Some of the USF faculty believe the recent difficult contract negotiations involving full-time faculty compensation are related to the increase in tuition. The negotiations ended with a three year contract for full-time faculty with an increase of two percent per year. “It seems to me that the approach has been to slow down the increase of salary of faculty, and at the same time increase the tuition of students,” said DeLaure.


Some students also think the tuition increase is due to salary negotiations. “It feels a little bit like the school was fighting to not pay their employees more, and then when they lost that battle, they were like, ok, we’ll take that money out of the students pockets,” said Gill.


While some faculty and students feel the contract negotiations factored prominently in the tuition increase, according to Cross in USF administration “the full time faculty, that a contact negotiation was prolonged, but is no different than any other employee groups.” Cross says “we project those costs, and we factored those costs into the decision to raise tuition.”


IT (Information Technology)

Another large cost contributing to the need for the tuition increase at USF is “IT related costs, continuing to expand and enhance computer networks, the WiFi, the broadband access,” according to Cross.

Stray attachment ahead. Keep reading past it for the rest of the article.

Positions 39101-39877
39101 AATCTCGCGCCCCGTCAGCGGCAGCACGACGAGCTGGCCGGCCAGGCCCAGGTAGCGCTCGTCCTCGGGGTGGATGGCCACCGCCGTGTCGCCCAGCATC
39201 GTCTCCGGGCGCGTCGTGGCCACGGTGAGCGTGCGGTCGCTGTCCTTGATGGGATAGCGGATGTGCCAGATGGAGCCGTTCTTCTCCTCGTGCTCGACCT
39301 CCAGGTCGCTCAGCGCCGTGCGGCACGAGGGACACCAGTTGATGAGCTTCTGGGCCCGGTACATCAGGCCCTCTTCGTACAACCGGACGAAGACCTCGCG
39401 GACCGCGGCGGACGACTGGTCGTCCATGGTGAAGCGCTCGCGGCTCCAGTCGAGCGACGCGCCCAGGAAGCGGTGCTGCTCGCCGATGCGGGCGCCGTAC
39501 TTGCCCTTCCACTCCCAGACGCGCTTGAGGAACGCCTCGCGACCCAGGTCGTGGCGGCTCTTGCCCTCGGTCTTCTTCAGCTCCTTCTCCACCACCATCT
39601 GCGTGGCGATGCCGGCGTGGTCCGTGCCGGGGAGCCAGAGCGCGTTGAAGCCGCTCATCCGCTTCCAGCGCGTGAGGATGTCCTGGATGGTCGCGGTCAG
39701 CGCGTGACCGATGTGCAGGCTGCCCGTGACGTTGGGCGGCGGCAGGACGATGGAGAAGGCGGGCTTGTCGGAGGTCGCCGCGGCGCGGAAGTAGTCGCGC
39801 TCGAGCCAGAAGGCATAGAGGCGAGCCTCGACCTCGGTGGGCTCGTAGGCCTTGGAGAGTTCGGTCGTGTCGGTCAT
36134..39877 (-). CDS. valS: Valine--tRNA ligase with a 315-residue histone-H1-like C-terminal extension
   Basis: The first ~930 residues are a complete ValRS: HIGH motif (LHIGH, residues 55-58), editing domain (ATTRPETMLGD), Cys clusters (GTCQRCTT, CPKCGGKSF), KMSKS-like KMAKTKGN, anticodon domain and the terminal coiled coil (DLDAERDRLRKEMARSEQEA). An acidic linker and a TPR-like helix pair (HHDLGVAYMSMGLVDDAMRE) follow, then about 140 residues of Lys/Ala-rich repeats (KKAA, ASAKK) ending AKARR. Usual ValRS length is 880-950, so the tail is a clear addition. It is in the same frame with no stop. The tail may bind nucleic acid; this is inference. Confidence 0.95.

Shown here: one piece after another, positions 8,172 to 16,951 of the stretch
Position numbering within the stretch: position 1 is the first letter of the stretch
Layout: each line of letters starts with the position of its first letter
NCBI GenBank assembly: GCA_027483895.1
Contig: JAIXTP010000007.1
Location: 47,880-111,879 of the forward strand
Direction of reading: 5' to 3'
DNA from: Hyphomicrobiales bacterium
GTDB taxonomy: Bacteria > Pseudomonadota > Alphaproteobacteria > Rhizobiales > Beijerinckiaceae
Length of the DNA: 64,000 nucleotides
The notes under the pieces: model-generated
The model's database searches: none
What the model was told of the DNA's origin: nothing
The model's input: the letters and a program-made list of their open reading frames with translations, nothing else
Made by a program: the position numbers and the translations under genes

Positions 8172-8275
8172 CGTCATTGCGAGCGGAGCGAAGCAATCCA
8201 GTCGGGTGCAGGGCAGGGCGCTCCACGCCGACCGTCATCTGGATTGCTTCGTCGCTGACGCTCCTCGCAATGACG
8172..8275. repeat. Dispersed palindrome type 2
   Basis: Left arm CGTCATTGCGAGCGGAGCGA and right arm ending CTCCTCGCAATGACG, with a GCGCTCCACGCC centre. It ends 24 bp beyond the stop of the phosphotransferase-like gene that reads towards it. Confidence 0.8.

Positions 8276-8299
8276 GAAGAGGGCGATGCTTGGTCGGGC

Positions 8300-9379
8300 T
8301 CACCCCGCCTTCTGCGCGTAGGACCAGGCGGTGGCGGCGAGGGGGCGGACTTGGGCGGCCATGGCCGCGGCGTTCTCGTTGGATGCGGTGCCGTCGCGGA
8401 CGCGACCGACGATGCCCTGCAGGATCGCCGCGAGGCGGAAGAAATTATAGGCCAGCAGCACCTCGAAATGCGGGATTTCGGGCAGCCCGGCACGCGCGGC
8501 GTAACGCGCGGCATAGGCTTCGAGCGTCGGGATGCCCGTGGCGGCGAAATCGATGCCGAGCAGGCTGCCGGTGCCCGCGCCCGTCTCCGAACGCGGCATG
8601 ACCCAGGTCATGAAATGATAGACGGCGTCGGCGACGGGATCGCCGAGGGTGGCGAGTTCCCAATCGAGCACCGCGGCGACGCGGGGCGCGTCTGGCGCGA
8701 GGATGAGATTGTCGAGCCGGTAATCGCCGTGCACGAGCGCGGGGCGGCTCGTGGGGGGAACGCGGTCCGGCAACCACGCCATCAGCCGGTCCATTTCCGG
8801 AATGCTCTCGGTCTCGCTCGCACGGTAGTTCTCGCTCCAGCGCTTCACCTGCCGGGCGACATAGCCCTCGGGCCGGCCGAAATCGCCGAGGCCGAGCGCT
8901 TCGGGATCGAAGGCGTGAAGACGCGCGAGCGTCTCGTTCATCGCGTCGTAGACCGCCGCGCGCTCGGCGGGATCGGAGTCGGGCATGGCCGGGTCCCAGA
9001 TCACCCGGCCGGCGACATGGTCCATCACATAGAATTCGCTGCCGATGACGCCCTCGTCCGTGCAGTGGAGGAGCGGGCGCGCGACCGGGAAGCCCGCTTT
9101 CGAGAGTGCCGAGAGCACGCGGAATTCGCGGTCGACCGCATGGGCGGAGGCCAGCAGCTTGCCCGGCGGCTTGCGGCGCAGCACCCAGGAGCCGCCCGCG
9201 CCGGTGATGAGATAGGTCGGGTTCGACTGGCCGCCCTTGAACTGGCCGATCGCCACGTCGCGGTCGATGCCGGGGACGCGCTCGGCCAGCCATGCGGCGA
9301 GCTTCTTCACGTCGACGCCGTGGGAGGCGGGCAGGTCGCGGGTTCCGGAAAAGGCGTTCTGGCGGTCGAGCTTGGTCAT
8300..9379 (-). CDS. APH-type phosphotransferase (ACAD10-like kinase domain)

The expense for information technology services is projected to go up 5.1 percent, according to the USF operating budget for 2018 at USF. Cross says that the students’, “use of the broadband is immense” and, “requires tremendous resources to be able to deliver that content.”


Along with providing the technology, there are additional costs for security. “On a daily basis, we have four to five thousand attempts to hack our systems,” says Cross. The security is in place to protect students’ identities and “that takes millions of dollars a year,” according to Cross. “Most people don’t realize how much money is spent on stuff you never see in the IT infrastructure,” said Cross.